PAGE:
The saudade safari
Greetings from LAX. I have just been checked in for my flight to Europe — a feat that required furnishing:
my CDC vaccination card
proof of a just-done antigen test (nose-tickling, eye-watering [and not just cos it costs $80], but most importantly, negative)
two passenger location forms (for Switzerland and the UK)
a booking for a PCR test in London for two days’ time
Intercontinental travel, as you may have gathered, is a tad more complicated these days (and with tests galore, even more expensive). But, my oh my, how exhilarating it is to be in an international departure terminal — for the first time in two years.
This trip — to visit friends in Europe — comes at a good time. Much as I relish living in on Northern California rugged coast, I’ve been missing Southern Africa a lot lately. Europe isn’t Southern Africa — of course — but I’d argue that, when it comes to saudade, travel is a powerful emollient.
Yes, saudade. Because “homesickness” doesn’t seem quite the right term to describe the yearning for a place indelibly still part of you — despite you no longer living there. Voicenotes, Skype, rooibos and mint South Africa tempers this to a degree, but there are plenty of things about the region that need to be experienced in person. A non-exhaustive list of things I’m particularly pining after:
The sleepy chortles of an emerald spotted wood dove; duetting black collared barbets; the purple crested turaco’s morning crescendos; a fish eagle’s wail
Highveld summer storms; Highveld sunsets
Boerewors and Karoo lamb braaied on a wood fire; munching droewors while roadtripping
The smell of fynbos after rain; the warm Berg wind on my arms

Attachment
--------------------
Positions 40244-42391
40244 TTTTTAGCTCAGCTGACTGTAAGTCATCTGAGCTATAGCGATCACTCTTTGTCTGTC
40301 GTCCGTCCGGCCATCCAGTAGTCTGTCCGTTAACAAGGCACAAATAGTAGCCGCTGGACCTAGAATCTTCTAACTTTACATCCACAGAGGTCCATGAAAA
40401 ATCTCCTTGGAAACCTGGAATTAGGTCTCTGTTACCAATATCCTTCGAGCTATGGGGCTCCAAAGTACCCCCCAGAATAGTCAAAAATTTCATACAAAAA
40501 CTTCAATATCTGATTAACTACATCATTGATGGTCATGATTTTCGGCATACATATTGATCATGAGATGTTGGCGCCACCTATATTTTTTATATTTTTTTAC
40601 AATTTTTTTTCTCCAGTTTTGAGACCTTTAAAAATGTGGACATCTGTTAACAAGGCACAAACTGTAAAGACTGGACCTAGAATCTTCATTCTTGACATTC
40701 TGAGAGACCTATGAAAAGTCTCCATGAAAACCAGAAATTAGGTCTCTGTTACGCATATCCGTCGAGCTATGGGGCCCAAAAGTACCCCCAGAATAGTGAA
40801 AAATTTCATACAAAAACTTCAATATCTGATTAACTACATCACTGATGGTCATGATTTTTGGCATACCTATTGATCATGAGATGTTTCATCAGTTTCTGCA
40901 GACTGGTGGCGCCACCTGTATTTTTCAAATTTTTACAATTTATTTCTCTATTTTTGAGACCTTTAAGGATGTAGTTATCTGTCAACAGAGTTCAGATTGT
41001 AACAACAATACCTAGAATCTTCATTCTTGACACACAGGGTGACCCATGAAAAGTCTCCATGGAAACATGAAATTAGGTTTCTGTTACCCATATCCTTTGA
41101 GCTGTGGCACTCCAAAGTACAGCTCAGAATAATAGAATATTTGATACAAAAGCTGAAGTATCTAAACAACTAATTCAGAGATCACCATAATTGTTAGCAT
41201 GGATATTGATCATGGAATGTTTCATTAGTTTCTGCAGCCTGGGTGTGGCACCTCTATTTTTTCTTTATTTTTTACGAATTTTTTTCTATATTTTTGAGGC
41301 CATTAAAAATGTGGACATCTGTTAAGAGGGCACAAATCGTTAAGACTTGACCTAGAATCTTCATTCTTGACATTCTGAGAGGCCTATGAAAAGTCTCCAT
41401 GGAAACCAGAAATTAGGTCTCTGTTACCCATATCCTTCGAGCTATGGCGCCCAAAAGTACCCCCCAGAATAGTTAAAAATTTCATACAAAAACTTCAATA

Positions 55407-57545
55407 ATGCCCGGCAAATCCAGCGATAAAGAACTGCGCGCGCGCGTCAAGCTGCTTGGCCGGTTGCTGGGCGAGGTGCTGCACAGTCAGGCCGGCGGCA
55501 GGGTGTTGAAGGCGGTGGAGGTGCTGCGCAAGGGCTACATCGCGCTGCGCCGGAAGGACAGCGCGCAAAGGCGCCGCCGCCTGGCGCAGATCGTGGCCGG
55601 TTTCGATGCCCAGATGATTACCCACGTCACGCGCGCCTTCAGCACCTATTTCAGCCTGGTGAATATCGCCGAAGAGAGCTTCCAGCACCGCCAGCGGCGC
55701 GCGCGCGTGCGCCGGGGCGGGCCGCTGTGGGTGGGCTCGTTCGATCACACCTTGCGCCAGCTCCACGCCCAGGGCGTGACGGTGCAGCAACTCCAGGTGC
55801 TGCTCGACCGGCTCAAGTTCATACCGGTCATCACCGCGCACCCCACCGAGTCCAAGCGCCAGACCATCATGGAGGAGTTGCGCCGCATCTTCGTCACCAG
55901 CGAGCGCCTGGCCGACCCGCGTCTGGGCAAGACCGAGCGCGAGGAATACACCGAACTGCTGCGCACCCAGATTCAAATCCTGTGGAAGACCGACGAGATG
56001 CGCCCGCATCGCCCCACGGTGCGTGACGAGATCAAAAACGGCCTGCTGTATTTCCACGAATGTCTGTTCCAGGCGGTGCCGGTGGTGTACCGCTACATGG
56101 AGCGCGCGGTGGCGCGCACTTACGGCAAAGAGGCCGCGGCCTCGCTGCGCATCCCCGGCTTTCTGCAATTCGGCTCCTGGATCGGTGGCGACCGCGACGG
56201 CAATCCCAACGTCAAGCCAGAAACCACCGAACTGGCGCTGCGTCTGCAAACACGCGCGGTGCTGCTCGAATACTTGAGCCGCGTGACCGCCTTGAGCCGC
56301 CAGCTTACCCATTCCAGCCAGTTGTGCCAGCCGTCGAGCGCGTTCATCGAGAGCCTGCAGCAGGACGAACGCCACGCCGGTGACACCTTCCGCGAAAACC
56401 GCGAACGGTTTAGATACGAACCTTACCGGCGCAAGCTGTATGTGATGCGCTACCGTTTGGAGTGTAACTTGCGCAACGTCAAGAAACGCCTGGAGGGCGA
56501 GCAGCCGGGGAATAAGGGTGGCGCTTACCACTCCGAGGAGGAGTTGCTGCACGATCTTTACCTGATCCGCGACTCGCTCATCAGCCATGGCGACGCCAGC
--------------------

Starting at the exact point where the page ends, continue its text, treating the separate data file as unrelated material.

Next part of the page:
TREES! What I wouldn’t do to be able to hug an nyalaberry tree in the Thuli Block right now, pat a torchwood’s fluted trunk in the Sabi Sand or sit on the bough of an ancient baobab up in Pafuri (before drinking a G&T in its spectral fever tree forests). Then, let’s not forget:
The lala palms near Mombo Camp in the Okavango
The rock fig that straddles the entrance to Singita Pamushana like a welcome arch
Phinda’s sand forest, home to a 1,500-year-old Lebombo wattle
The gigantic kiepersol near Kurisa Moya
The soaring jackalberry trees in the gardens of the Protea Hotel Kruger Gate
Modjadji’s hilltop cycads
Speaking of trees, the BBC recently published a meaty feature of mine exploring the links between deforestation, supply chains and finance. This was a multi-month project, involving many research rabbit-holes, multiple drafts, vetting from the BBC’s lawyers, and a dizzying number of rights of reply.
I’m pretty stoked with the result (if I may be so immodest). Give it a read, then check out DeforestationFreeFunds to see whether your investments might be exposed to deforestation risk.
Having recently finished reading Susan Sontag’s On Photography and Regarding the Suffering of Others I’ll never look at images, photography or photojournalism in quite the same blasé way ever again.
I’ve also enjoyed Virginia Woolf’s deliciously subversive and witty Orlando and am now re-reading her Mrs Dalloway, which feels even more magical the second time around.
What have you been reading, listening or watching lately?
I better go: it’s time to board. Replies are always welcome — and appreciated — so do drop me a line with tales of trees, what your flavour of saudade is, pandemic travel stories, or just a simple “hello”.